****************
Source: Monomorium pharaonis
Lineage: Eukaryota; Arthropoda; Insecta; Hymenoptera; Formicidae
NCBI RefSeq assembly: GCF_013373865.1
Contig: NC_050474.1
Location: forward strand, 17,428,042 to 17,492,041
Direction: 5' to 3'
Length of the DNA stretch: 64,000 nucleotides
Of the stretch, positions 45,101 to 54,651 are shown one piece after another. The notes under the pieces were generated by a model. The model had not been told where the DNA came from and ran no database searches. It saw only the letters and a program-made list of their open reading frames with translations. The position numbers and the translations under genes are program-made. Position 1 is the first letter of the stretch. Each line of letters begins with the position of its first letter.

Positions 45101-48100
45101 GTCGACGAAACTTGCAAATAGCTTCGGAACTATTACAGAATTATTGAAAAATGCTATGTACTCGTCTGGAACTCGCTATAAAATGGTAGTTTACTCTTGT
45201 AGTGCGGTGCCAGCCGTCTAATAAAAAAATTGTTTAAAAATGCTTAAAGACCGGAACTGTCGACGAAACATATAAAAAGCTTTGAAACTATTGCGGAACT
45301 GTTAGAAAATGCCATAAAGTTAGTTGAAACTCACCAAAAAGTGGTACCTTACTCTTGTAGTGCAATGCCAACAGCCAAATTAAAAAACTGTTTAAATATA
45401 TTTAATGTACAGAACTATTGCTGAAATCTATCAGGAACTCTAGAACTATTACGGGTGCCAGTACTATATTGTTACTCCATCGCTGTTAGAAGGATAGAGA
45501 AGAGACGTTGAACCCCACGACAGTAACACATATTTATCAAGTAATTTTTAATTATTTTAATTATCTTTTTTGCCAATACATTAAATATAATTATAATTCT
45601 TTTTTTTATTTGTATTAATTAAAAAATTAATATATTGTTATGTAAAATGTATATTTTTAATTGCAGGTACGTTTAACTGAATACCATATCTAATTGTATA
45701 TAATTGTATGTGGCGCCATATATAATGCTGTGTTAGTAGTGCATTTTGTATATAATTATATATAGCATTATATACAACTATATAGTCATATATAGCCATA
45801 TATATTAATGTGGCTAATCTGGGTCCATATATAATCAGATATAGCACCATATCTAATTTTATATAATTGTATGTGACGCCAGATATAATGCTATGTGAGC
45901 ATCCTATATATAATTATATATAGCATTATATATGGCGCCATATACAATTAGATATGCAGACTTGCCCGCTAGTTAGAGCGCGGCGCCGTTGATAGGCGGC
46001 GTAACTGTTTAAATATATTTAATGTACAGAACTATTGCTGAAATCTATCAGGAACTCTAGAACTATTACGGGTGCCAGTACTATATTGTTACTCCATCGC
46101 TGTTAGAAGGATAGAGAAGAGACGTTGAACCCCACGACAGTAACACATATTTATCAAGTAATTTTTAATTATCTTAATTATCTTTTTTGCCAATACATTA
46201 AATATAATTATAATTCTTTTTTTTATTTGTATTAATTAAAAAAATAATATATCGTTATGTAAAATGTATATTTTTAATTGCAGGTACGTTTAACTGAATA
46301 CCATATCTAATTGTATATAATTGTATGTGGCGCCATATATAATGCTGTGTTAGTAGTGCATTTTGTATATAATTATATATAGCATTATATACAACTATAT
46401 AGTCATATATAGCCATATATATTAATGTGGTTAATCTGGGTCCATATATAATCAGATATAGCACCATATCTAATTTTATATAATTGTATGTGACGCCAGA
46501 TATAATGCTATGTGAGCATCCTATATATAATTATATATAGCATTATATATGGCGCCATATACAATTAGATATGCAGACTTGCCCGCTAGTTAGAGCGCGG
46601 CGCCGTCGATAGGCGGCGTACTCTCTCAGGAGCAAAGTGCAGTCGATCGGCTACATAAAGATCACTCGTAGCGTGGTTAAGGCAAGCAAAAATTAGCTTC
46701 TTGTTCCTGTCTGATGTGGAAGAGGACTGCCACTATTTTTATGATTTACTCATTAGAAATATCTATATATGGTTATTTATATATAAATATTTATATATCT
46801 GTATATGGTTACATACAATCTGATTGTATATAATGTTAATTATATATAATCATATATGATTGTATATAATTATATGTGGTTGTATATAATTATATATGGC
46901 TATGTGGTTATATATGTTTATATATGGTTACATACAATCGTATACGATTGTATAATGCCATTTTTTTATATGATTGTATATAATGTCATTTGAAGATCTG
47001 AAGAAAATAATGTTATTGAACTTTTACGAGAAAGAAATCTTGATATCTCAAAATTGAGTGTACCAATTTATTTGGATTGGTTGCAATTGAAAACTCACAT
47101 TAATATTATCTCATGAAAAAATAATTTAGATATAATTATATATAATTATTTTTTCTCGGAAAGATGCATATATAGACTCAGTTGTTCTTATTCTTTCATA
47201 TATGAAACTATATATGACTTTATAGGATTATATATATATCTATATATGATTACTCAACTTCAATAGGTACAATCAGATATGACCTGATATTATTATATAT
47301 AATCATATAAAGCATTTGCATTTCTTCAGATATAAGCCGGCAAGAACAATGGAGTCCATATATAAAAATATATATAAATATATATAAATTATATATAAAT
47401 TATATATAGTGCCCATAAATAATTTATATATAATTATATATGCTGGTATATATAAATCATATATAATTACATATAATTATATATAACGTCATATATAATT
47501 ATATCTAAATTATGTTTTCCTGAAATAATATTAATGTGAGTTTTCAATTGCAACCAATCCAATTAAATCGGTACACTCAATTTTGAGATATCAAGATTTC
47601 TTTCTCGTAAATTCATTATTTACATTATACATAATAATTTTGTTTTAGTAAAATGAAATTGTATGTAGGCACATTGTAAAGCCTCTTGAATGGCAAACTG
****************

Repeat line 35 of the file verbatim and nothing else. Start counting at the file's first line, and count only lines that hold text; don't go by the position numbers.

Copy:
47601 TTTCTCGTAAATTCATTATTTACATTATACATAATAATTTTGTTTTAGTAAAATGAAATTGTATGTAGGCACATTGTAAAGCCTCTTGAATGGCAAACTG